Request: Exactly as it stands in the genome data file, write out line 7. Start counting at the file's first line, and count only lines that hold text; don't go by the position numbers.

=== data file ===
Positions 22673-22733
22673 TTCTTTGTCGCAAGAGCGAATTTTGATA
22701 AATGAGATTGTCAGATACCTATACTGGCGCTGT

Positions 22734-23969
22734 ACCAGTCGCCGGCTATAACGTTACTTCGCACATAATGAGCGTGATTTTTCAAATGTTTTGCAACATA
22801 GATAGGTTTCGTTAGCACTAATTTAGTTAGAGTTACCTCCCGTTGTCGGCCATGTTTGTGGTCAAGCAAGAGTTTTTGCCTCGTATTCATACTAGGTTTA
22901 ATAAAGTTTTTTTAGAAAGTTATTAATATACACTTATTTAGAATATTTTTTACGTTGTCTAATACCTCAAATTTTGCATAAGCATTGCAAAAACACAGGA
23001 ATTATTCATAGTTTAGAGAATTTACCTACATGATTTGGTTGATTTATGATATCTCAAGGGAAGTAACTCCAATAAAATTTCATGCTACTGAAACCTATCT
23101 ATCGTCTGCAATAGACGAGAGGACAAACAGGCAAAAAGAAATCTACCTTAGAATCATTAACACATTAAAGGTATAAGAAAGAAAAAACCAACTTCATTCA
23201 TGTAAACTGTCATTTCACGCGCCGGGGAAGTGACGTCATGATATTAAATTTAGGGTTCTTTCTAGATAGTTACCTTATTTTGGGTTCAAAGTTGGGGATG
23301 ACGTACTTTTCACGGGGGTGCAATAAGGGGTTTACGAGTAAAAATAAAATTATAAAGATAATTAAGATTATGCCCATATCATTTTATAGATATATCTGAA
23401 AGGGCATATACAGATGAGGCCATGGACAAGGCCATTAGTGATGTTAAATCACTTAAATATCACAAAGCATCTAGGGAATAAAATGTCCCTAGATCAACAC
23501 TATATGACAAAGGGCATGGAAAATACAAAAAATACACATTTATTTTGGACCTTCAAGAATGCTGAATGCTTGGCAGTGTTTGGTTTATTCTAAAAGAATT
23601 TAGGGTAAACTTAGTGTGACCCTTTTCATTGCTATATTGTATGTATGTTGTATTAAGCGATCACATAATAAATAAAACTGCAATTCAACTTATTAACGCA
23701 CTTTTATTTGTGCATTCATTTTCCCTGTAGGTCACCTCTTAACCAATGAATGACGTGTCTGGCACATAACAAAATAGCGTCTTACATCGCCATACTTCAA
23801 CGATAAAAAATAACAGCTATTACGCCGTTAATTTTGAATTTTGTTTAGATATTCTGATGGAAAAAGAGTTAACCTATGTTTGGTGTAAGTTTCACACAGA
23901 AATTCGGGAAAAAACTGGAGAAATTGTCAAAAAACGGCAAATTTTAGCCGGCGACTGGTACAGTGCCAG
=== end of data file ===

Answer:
22901 ATAAAGTTTTTTTAGAAAGTTATTAATATACACTTATTTAGAATATTTTTTACGTTGTCTAATACCTCAAATTTTGCATAAGCATTGCAAAAACACAGGA